Douglas Hofstadter Douglas Richard Hofstadter (born February 15, 1945) is an American professor of cognitive science whose research focuses on the sense of "I",[2][3] consciousness, analogy-making, artistic creation, literary translation, and discovery in mathematics and physics. He is best known for his book Gödel, Escher, Bach: an Eternal Golden Braid, first published in 1979. It won both the Pulitzer Prize for general non-fiction[4][5] and a National Book Award (at that time called The American Book Award) for Science.[6][a] His 2007 book I Am a Strange Loop won the Los Angeles Times Book Prize for Science and Technology.[7][8][9] Early life and education[edit]

The Last Question The Last Question by Isaac Asimov — © 1956 The last question was asked for the first time, half in jest, on May 21, 2061, at a time when humanity first stepped into the light. The question came about as a result of a five dollar bet over highballs, and it happened this way: Alexander Adell and Bertram Lupov were two of the faithful attendants of Multivac. Why Apple Was My Company of The Decade – GigaOM Back on the cusp of the new century, I was one of the ThinkPad people, rarely encountering Mac machines unless you counted those used by Forbes.com’s design staff. In August 2000, when I joined Red Herring (the Jason Pontin edition), I got a Pismo Powerbook running the Mac OS 9. As a technology journalist chronicling the world of Internet and broadband, I could see that our world was going to change. All media was going to go digital and would be distributed over this new broadband network. It was a matter of when and how. In January 2001, when Steve Jobs spoke about his digital hub strategy, a lightbulb went off in my head.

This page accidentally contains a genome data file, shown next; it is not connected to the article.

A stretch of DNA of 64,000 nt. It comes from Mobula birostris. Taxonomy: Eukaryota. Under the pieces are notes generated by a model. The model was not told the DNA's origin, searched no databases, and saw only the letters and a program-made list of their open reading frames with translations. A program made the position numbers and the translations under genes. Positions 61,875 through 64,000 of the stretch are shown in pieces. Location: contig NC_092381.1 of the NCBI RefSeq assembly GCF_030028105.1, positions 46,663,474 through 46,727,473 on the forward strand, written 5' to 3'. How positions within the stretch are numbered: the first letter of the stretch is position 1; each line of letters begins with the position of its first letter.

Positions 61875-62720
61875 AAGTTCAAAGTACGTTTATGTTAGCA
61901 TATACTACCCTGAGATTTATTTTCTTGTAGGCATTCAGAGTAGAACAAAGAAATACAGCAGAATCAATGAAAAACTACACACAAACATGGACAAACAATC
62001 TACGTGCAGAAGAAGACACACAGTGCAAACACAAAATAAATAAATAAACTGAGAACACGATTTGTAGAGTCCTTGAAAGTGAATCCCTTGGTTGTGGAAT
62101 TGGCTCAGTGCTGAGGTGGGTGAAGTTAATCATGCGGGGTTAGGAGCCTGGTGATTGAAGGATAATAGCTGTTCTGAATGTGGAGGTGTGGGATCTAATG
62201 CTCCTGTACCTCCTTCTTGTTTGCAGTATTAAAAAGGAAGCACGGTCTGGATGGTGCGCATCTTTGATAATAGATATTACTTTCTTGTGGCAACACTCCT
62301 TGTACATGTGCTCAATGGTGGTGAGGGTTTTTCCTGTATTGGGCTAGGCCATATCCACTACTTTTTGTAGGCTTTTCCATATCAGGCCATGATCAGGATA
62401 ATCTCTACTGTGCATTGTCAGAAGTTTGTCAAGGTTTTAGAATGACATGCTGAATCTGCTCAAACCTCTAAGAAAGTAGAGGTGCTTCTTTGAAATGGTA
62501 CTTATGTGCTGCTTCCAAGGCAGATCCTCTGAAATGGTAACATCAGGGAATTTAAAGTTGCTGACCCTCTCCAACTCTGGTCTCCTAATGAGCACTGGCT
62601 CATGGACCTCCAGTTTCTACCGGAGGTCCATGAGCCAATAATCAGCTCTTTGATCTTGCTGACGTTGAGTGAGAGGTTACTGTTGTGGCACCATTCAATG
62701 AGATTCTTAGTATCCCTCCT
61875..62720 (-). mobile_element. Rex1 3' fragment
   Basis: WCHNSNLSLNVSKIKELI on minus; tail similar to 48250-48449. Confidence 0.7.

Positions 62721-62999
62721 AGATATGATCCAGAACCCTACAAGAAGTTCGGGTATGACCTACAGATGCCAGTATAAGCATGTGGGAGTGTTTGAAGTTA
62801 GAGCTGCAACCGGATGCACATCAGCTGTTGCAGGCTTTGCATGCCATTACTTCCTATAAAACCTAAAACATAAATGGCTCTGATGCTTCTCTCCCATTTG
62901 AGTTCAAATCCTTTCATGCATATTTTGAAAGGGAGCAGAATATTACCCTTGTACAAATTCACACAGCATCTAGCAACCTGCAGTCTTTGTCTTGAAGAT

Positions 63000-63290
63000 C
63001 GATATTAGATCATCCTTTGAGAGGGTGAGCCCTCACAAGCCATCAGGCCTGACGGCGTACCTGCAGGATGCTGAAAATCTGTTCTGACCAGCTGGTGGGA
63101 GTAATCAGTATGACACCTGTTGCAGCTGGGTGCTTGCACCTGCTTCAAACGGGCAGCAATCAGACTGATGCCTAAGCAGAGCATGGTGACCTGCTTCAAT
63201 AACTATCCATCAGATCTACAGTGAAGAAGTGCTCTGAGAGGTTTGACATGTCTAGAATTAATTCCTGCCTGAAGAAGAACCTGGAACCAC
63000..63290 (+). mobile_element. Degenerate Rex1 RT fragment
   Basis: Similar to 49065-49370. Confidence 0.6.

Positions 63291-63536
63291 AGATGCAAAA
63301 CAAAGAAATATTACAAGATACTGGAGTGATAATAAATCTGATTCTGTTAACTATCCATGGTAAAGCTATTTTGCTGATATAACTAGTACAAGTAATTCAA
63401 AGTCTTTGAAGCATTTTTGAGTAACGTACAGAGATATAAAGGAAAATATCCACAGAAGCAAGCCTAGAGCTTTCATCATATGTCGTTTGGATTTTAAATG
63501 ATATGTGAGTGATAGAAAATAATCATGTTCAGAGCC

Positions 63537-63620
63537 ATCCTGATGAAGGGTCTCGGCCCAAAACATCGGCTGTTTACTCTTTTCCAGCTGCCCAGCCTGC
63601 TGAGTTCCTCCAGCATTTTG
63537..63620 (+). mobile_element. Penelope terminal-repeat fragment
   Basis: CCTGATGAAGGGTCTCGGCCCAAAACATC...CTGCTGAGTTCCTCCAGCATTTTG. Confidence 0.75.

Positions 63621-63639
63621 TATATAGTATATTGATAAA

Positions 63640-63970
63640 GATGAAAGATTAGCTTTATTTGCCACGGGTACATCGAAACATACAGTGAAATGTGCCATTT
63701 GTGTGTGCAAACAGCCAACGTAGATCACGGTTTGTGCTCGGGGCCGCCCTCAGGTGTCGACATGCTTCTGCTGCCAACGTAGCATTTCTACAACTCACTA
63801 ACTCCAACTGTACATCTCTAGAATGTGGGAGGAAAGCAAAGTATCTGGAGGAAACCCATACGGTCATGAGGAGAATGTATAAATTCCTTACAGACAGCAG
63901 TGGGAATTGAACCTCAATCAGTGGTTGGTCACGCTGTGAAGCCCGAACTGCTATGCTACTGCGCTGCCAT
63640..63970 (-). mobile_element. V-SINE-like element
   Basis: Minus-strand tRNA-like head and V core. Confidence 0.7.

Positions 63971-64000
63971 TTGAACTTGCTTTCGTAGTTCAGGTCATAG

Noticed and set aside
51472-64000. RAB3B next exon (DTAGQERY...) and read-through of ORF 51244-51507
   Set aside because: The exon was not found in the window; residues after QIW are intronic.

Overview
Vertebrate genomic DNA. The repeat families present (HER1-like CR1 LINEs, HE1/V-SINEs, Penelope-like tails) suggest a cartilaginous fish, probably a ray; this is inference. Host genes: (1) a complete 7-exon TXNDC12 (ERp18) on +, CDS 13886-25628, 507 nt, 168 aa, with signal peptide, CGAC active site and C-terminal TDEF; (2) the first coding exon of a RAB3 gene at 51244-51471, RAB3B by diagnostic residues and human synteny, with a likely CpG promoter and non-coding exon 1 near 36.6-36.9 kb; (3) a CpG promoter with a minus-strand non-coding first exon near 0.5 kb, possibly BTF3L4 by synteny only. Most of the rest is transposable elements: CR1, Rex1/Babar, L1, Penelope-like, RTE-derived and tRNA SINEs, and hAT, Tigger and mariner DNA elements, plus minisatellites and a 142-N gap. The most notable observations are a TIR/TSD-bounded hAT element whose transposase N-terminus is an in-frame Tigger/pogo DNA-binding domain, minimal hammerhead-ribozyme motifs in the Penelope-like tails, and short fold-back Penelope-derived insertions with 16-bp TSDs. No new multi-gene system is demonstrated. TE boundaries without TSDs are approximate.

tPOD1 - thermoelectric Power On Demand by Richard Harmon Introducing the tPOD1 to the world… …off-grid or denied-grid thermoelectric Power On Demand. …eco-friendly, multi-functional, portable, dependable, and durable. …born and made in Traverse City, Michigan USA. "Count me in as a 'late sparrow'. As a teacher, I can see Third World applications for the tPOD1. The Tao Of Programming Translated by Geoffrey James Transcribed by Duke Hillard Transmitted by Anupam Trivedi, Sajitha Tampi, and Meghshyam Jagannath Re-html-ized and edited by Kragen Sittler Last modified 1996-04-10 or earlier Nanotech Could Make Humans Immortal By 2040, Futurist Says - CIO Computerworld — In 30 or 40 years, we'll have microscopic machines traveling through our bodies, repairing damaged cells and organs, effectively wiping out diseases. The nanotechnology will also be used to back up our memories and personalities. In an interview with Computerworld , author and futurist Ray Kurzweil said that anyone alive come 2040 or 2050 could be close to immortal. The quickening advance of nanotechnology means that the human condition will shift into more of a collaboration of man and machine , as nanobots flow through human blood streams and eventually even replace biological blood, he added.

Related:  DiscordianismRobert Shea